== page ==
Size / / /

My heart is set on wandering;
even the swamp-trash water of the river would smell sweet to me
if I were among the magnolias and the weeping willow leaves.
In this town of wartime ghosts I stand, barefoot in the dirt of local soil
but it does not speak in gurgling tongues. No holy fire grips my mouth
and makes me spit out prophecies like when the bayou meets the sky—
the dead crowd around me and pull at my coat but I do not know their language.

The war boils over come July and the lightning becomes cannonades over Baltimore
the red color of Maryland's bad dreams.
In a September rainstorm, I see a party of dancers,
practicing the newest Viennese waltz on the lawn.
I want to shake it off; shed my summer skin like a water snake
and swim out to sea where half my people were born.
I have rhizomes somewhere, buried deep down. Before the wars of sedition
this was all my ancestral land—
but I am blond-brown and bone bleached and I don't know the secret names
that once called my family up from where my mother's people lay them down to be forgotten.

I stand in the wind and call for my own kind;
but I have left my grandfathers in the Western Frontier
buried in the Kern County graveyard, marked "beloved brother"
and decorated with the grape vines where they toiled in solidarity.
Only soldiers straggle out of the near dark, with bodies broken like mine
looking for people I am not local enough to know by name the first time.

On 624 where nothing but the road will hold you to the world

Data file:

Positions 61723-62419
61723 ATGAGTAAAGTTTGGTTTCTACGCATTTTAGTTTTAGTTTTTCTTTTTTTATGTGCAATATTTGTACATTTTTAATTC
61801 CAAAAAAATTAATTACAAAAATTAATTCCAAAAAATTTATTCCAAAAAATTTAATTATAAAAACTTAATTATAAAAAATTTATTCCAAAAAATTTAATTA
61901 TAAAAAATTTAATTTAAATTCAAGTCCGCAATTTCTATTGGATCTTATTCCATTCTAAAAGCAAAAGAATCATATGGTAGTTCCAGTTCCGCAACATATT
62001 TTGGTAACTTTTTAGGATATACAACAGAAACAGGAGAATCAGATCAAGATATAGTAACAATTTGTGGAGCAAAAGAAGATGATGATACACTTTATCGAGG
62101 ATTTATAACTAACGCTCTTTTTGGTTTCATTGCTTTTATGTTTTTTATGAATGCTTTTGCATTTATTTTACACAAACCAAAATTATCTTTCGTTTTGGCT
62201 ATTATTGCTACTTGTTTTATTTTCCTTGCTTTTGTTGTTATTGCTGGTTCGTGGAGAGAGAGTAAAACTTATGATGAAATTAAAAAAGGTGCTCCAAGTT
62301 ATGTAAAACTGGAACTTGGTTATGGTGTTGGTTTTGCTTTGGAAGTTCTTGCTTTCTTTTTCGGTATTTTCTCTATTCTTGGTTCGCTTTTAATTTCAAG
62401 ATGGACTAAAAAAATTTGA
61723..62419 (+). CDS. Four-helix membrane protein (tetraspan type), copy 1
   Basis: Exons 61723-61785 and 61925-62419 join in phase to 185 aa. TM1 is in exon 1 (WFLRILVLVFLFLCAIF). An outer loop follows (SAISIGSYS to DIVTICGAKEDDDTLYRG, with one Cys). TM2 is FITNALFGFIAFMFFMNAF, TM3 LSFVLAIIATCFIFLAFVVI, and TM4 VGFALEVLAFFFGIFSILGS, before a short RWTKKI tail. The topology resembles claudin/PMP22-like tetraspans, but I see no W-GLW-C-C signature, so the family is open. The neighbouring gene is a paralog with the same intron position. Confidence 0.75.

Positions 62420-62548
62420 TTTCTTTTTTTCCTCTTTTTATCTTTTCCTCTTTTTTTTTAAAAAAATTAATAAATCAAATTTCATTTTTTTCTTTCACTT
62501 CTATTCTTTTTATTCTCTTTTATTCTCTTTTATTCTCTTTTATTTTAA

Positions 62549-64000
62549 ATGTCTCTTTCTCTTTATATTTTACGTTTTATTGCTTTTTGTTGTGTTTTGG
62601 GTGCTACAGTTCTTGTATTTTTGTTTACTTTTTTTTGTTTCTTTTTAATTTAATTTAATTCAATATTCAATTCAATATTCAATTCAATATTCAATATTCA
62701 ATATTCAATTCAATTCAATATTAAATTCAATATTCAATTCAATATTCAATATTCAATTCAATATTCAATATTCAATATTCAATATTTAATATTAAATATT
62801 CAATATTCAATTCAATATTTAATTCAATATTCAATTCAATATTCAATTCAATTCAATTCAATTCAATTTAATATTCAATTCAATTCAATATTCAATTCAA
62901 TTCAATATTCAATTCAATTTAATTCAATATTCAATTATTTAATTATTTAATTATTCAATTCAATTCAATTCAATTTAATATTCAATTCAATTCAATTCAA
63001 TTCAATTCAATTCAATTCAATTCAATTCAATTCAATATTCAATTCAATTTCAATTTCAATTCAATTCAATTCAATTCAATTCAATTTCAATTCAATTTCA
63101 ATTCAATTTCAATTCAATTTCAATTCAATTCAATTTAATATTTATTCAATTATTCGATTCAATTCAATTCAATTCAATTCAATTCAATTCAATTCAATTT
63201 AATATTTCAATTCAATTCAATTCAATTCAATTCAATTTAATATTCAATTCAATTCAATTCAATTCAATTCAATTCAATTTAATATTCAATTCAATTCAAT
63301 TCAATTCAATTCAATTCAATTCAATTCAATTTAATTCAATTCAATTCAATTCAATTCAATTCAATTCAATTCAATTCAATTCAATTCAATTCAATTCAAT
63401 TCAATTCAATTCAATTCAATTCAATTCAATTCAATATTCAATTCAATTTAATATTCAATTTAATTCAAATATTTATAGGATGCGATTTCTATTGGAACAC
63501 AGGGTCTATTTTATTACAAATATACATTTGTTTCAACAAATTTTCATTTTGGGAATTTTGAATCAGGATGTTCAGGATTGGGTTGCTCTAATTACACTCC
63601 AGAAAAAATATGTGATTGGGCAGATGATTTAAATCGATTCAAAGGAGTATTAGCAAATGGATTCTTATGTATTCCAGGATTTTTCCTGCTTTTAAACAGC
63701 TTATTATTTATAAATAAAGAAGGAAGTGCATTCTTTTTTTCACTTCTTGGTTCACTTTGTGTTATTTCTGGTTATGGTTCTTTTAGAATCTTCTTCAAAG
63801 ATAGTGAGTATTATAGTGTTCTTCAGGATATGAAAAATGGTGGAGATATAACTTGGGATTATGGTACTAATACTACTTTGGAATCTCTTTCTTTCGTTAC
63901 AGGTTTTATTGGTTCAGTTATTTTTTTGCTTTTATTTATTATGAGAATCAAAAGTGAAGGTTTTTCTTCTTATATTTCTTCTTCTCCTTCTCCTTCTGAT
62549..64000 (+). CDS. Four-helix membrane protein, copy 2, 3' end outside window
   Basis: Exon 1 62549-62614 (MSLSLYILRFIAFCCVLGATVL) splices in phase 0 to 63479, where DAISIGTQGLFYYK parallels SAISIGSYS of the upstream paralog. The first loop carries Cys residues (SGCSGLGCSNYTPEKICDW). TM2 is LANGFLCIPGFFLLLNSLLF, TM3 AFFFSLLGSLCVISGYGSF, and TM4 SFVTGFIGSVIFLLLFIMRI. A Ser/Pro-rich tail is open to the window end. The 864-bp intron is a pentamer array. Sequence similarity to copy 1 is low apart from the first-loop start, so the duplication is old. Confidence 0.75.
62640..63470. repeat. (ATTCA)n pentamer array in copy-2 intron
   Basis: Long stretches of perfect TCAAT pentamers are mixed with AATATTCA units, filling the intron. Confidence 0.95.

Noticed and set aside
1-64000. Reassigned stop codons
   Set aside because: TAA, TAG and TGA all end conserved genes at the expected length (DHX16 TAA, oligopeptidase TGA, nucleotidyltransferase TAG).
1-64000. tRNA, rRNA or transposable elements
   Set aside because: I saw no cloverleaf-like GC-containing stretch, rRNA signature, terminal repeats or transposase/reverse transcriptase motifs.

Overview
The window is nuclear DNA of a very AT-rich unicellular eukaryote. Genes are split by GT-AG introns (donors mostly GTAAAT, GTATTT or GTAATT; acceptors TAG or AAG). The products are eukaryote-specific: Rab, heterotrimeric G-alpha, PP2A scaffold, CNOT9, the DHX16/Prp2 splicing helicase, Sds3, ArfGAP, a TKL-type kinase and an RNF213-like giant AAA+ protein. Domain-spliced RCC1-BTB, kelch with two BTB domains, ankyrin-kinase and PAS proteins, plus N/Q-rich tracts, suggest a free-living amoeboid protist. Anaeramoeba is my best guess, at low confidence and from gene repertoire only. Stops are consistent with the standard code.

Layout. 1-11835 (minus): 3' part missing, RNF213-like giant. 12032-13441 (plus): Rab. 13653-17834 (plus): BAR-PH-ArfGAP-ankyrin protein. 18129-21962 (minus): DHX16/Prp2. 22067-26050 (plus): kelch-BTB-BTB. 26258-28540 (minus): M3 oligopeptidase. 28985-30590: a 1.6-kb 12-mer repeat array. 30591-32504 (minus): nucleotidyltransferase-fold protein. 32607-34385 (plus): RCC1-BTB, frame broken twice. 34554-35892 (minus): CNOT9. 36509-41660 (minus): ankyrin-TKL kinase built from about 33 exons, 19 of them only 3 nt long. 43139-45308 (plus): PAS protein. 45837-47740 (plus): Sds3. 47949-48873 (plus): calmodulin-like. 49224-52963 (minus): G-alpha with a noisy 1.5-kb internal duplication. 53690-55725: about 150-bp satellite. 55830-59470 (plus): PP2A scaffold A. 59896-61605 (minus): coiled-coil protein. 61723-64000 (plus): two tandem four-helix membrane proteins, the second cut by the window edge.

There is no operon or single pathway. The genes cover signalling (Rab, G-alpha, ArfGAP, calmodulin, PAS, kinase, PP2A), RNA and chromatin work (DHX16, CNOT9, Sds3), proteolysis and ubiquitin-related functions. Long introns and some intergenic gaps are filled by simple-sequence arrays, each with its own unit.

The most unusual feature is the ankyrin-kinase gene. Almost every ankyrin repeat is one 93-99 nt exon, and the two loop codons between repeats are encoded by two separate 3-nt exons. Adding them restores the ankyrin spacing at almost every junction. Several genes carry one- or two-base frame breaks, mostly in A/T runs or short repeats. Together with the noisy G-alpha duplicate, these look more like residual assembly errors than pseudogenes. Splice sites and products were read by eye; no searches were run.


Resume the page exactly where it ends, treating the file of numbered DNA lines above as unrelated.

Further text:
and lights out in the water that summon you to your slow, sleepy death
I will call out for my people. When I am tired, a thousand miles from home,
it is easier to shout in the speech of ghosts.
I want the sea-dead of Saint Malo to touch my face, and understand the texture of my hair.

I want to call them forth with the food my father taught me to love
acid and vinegar, sharp and pungent, rice that sticks to knife,
sweet mangos, bell pepper beef stew.
I want to belong to this country, since my kin have always been here—
just once, when the candles light themselves and the white mums open for the dead
I want to see a face that looks like mine.

In the city where the dead never sleep, I saw the Keeper of First Graves
walking with his bone-face and his black top hat. I was afraid, then;
I looked away, and cursed my second sight, and wanted desperately
to play touristi, a foreigner’s foreigner in the kingdom of the dead
like an expiring visa would repatriate me to where the living are.
But I cannot escape the dead for trying; they followed me home
with troubled faces or oblivious smiles. I understand now how you might take a vice
like smoking among the dead; they look almost solid on the exhale.
Like the Baron, I am afraid of being bleached white in memory,
wearing a European suit, and always smiling—

but I spit against the Devil of my doubt, and swear to myself.
I will go wandering where the ghosts know me. I will feed my own kind.
I will raise the dead until I find where I am buried in the loam
and I will bring myself back to life.


For more information about this poem, read the poet's liner notes here.



Lev Mirov is a disabled mixed race Filipino-American who feeds the ghosts of Antietam when it rains. He lives with his spouse and writing partner Aleksei I. Valentin and is preparing their first book, The God of Small Things, for release in early 2017. For more of his poetry, recent or upcoming short fiction, and the book, read at levmirov.wordpress.com or follow on Twitter at @thelionmachine.
%d bloggers like this: